Shot with Canon G7X MKIIRead More
I have a complicated relationship with "The Church".
There are two types of churches that I attended growing up. One was the mainstream small-town Christian Church. It had youth groups, Sunday school, basketball hoops, and a few hundred people would show up each Sunday. I was in a youth group that was a religious version of the Boy Scouts called Awanas. We memorized Bible verses, had sack-races and I'm sure there was some kind of music involved. It was not an unpleasant experience and I was pretty good at memorizing lines from the Bible. Later I would despise the idea of rote memorization and to this day do not put much effort into memorizing things. The idea of memorizing information that someone else thinks is important is offensive.
I used to work for a large video game store. One where you might Stop to buy Games. I mostly sold bullshit. Grown men coming up and saying "I wanna pretend I'm driving a car. Is there a game for that?" Pretending and having imaginary friends was once relegated to children but now, it seems, that children do not grow up. Looking for any excuse to feel accomplishment in virtual worlds to distract from the reality of a failure to accomplish personal goals is the purview of men who've been neglected by their parents and devalued by society. Getting self-esteem from simulated successes creates a fog of delusion that, if cleared away, reveals an inflated ego ready to burst.Read More
The problem with the story of Jesus and any other Hero stories is that we start looking for them in real people today. We look at famous people and categorize them as either the Hero or the Villain because we're so used to integrating stories into our thinking and communication. The truth is that real people are almost never all good or all bad. Stories try to simplify morality in a way that is easy to understand for many ages. The simplest and most effective parables are directed at children. Stories create context without requiring real turmoil and so can teach lessons "the easier way".Read More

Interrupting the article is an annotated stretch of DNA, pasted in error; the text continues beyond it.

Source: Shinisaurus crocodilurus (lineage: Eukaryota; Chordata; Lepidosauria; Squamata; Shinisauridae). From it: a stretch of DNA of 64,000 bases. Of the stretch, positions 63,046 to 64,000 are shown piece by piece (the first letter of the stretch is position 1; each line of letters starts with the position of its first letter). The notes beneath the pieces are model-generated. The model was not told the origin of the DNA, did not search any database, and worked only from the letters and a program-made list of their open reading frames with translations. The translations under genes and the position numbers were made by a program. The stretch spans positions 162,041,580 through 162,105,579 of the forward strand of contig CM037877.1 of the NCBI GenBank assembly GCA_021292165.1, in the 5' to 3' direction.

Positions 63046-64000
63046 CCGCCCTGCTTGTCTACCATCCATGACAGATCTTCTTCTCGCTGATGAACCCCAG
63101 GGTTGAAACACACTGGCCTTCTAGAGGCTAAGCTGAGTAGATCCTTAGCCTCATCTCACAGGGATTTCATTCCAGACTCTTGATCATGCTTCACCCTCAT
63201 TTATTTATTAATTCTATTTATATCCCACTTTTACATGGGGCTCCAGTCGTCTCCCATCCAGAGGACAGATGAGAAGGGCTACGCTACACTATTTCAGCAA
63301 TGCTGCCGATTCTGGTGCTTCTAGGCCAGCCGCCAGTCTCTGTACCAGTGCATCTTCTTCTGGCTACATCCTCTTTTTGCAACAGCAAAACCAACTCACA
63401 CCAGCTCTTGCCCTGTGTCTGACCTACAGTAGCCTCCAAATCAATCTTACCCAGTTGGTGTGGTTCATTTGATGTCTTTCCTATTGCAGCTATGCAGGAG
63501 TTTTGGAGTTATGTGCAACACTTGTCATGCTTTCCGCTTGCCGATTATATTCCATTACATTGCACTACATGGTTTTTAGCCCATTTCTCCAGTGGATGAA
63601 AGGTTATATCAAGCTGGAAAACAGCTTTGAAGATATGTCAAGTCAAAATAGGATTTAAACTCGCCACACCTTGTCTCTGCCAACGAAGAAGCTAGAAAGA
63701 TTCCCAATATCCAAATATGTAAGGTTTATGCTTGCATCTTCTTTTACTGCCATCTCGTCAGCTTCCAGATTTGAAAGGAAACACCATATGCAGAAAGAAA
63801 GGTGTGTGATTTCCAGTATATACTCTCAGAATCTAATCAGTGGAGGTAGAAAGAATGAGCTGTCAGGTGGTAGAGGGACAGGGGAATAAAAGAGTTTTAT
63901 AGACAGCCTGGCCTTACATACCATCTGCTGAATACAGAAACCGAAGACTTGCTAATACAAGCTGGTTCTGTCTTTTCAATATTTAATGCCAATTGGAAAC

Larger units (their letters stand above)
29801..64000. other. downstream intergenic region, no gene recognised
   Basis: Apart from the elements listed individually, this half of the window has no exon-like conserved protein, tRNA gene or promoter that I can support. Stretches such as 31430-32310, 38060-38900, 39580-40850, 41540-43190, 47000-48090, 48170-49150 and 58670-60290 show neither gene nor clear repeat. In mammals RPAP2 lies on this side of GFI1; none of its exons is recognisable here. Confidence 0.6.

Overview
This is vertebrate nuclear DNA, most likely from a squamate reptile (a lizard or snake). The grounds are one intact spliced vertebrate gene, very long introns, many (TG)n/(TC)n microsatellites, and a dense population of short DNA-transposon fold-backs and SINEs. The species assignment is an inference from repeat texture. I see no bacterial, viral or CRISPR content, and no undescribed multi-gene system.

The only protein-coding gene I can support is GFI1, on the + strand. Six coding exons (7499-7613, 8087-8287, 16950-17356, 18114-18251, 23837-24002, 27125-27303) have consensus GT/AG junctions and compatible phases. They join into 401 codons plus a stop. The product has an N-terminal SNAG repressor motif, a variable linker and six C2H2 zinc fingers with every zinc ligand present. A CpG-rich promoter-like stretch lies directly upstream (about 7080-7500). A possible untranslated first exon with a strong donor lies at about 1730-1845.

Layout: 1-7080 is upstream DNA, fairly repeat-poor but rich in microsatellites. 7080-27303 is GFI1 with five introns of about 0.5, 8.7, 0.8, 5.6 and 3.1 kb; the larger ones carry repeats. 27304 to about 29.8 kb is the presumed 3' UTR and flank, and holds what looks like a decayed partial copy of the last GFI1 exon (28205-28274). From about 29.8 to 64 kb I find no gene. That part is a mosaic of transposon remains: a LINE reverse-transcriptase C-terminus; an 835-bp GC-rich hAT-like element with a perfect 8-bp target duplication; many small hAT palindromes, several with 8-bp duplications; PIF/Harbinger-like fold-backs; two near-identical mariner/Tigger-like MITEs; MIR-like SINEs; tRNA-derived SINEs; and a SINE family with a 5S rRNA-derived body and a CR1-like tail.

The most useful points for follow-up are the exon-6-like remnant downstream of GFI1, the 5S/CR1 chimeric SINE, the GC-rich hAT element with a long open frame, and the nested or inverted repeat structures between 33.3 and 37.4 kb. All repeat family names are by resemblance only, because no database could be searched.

Don't get caught up in other people's emotions. Customers and coworkers will often times act as if they are in the midst of an emergency when they are not. Or they will act childish or rude. Or they will act as if you are the only one who can help them. This is almost never an accurate depiction of their situation. They might be trying to manipulate you into giving them a price break or, worse, they simply have no control over their emotions. Having empathy and sympathy is helpful in understanding and communicating with customers but getting wrapped up in their emotional states means that you stop being in control of your own autonomy and you can unconsciously take on their emotions. If this happens you can find yourself anxious, angry, fearful, hyperactive or otherwise mirroring someone else's emotions unnecessarily.Read More
I spent the last six years working for a large electronics retailer and most of that time was as a Store Manager. In the last year I worked there they changed the title to Store Leader to try to infuse some ownership or enthusiasm into the role. The company was constantly changing terms, role definitions and performance evaluation standards in an effort to create impactful "cultural" changes but it mostly led to inconsistency and confusion. Frequently redefining evaluative tools, job descriptions and philosophies indicates a lack of central vision and understanding of psychology. Ambiguity and inconsistency muddy the waters of an organization's central goals and frustrates managers.Read More